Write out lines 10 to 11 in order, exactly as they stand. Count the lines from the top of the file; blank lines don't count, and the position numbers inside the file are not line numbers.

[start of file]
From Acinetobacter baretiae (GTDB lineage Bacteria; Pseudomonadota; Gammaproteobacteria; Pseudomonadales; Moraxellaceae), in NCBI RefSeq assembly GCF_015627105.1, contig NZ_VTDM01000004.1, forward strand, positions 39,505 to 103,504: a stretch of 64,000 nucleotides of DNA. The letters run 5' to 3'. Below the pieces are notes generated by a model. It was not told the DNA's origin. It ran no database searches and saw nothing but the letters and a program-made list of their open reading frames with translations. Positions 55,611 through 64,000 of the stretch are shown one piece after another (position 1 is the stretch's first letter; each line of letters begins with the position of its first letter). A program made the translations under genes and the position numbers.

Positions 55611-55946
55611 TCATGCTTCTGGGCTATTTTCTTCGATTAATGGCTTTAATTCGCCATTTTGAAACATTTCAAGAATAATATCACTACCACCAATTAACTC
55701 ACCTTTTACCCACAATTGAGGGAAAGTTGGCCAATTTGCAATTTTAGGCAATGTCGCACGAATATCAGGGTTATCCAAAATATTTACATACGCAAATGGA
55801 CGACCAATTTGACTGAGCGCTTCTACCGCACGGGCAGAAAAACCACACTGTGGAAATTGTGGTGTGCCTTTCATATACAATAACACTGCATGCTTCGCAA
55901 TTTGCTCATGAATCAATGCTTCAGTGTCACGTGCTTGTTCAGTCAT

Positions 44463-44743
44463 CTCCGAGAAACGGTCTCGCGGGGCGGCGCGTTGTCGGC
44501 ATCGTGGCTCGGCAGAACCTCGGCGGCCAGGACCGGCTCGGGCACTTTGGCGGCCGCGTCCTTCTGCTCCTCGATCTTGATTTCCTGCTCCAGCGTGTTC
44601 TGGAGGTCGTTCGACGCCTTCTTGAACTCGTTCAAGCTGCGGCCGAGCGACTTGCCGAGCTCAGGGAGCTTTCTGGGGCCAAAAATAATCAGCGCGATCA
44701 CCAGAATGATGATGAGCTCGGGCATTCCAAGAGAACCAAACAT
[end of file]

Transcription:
44601 TGGAGGTCGTTCGACGCCTTCTTGAACTCGTTCAAGCTGCGGCCGAGCGACTTGCCGAGCTCAGGGAGCTTTCTGGGGCCAAAAATAATCAGCGCGATCA
44701 CCAGAATGATGATGAGCTCGGGCATTCCAAGAGAACCAAACAT